Cost, Waste and Life

We all meet someone who inspires us. For me, one of those people is Kevin Wilke.

Kevin_at_Eagles NestI got to know Kevin when telling his story for a Cleveland Clinic Florida oncology publication. Kevin is battling the most common and aggressive type of brain tumor known as a glioblastoma, but thanks to Clinic Florida experts he achieved remission and wanted to share his success.

After two surgeries, chemotherapy and radiation, Kevin had resumed a life rich with family and friends. But, brain tumors are ominous and his returned with a vengeance. Any further surgery was ruled out; additional chemotherapy and clinical trial drugs are now the only option.

While this may seem a sad story, Kevin thinks he is lucky. His experience is a chance to help others, and educate those who can make a difference—particularly when it comes to the topic of drugs needed to treat the critically ill and their costs. I was honored he called me to help spread the word; even more so because my mother had lost her life to a glioblastoma.

The news about prescription drug costs in the United States gets worse each day. Drug costs here are three times more than the same top 20 selling medications in Great Britain, making our country the most expensive place in the world for medications. Why? Medicare is banned from negotiating drug pricing under the 2003 Medicare prescription drug law. This means even those with health insurance are affected by high cost, especially if a generic drug is not an option for the best outcome.

Adding insult to injury is that about a third of cancer patients must borrow money from friends and family to afford treatment, according to new statistics that also show cancer patients are 260 percent more likely to file for bankruptcy.

President-Elect Donald Trump is calling for the repeal and revamp of the Affordable Care Act that includes several new measures that could affect the pharmaceutical industry. His plan includes calling for the importation of cheaper drugs manufactured offshore and allowing the federal Medicare program to directly negotiate the price it pays for drugs, which would introduced a competitive bidding process for federal drug purchases.

For now, the type of drug Kevin and many others rely on is among the priciest. Avastin (bevacizumab) is a “specialty tier” drug—often referred to as “Tier 4” drug. These life-altering drugs increase the patient’s responsibility for cost. Kevin’s wife tells me his dose of Avastin every two weeks ranged from $35,000 to $40,000, depending on his weight and the cost, both of which increased while he was on it.

In addition to the cost is the issue of waste. Often, drugs given intravenously, or through a vein, are dosed in a way where much is wasted. Avastin comes in 100 total millimeter (mL) of 10 mL units. This means that any dose that isn’t a factor of 10 is wasted when opened. In Kevin’s case per his weight, he received 104 mL at about $35,500 per dosage with the extra six mL thrown away—but he was charged the over $2,000 the extra amount wasted. To understand the overall cost, the 19 Avastin treatments Kevin received has totaled $722,000.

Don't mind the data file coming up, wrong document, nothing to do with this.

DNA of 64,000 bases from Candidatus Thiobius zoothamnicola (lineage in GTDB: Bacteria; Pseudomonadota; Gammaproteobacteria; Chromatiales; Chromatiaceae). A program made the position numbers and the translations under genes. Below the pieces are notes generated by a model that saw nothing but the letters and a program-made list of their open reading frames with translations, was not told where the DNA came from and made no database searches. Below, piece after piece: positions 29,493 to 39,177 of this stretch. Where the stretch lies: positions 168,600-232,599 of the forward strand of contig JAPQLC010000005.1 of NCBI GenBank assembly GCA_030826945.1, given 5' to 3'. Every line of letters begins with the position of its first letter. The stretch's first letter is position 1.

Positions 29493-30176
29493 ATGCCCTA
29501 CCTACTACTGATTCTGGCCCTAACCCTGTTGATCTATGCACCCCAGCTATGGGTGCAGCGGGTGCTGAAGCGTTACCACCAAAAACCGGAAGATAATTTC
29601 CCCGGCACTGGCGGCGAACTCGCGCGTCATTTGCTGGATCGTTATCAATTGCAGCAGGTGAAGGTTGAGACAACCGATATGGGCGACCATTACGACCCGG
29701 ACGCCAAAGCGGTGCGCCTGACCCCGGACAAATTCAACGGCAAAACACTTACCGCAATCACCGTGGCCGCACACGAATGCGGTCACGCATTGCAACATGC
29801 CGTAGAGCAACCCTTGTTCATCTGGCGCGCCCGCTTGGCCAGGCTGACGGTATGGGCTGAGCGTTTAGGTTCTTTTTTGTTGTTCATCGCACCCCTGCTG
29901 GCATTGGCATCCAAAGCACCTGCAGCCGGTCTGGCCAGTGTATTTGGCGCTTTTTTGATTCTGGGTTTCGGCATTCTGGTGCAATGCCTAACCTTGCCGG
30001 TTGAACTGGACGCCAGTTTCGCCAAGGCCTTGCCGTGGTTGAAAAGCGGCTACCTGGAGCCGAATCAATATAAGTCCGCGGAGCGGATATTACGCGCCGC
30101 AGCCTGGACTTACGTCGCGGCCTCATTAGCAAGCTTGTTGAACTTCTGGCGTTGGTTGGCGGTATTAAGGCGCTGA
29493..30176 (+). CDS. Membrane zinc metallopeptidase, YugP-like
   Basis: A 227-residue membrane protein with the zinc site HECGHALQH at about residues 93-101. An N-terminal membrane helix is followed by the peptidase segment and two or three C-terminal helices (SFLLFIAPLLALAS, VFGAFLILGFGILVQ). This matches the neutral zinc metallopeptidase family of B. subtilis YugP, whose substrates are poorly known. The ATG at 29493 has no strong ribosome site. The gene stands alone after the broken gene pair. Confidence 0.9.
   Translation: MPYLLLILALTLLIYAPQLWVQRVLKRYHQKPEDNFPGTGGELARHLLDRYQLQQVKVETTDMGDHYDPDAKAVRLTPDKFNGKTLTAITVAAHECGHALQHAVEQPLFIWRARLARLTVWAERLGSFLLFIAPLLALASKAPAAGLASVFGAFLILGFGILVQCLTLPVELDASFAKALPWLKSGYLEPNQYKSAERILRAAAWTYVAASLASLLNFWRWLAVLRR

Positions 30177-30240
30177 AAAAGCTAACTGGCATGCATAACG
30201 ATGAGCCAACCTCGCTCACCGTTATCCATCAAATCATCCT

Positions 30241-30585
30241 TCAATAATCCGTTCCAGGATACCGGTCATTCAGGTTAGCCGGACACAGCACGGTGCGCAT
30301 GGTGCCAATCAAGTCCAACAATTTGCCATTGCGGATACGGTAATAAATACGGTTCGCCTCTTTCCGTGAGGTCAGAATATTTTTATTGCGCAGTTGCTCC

This made Kevin think there has to be a better way—both to reduce costs and utilize waste to help others.

As Kevin faces the biggest battle of his life, here is what he wants you to know—both those who are facing a critical disease diagnosis and minds with ideas to help make a difference for the future:

  1. Intravenous (IV) medications like Avastin that Kevin receives twice monthly to control his symptoms and possibly delay the return of his tumors can average $40,000 per dose. Kevin says he’s fortunate he could afford it due to excellent health insurance that imposed a cap on his financial responsibility after just three treatments; many aren’t as lucky. Understanding your responsibility for drug costs can help.
  2. Forty states have a Cancer Drug Repository Program that allow cancer drugs or supplies in original, unopened and sealed packaging to be donated. While beneficial, many IV drugs aren’t candidates for recycling.
  3. Take charge by talking. If you or someone you know is facing a complex and chronic condition, talk with both the doctor and pharmacist for guidance. They can help connect you to a financial assistance program, such as The Patient Advocate Foundation or the Health Well Foundation.

The answers for reducing drug costs and providing a solution for utilizing drug waste for the greater good aren’t simple. If you or someone you know can help make a difference, let me know. I’d love to continue this story—and so would Kevin.

Beth A. Kapes is Founder & President, Moving Words Into Action, LLC. She loves telling the story that makes a difference! Contact Beth to tell your story at, or give her a call for a real conversation at 440.773.5324

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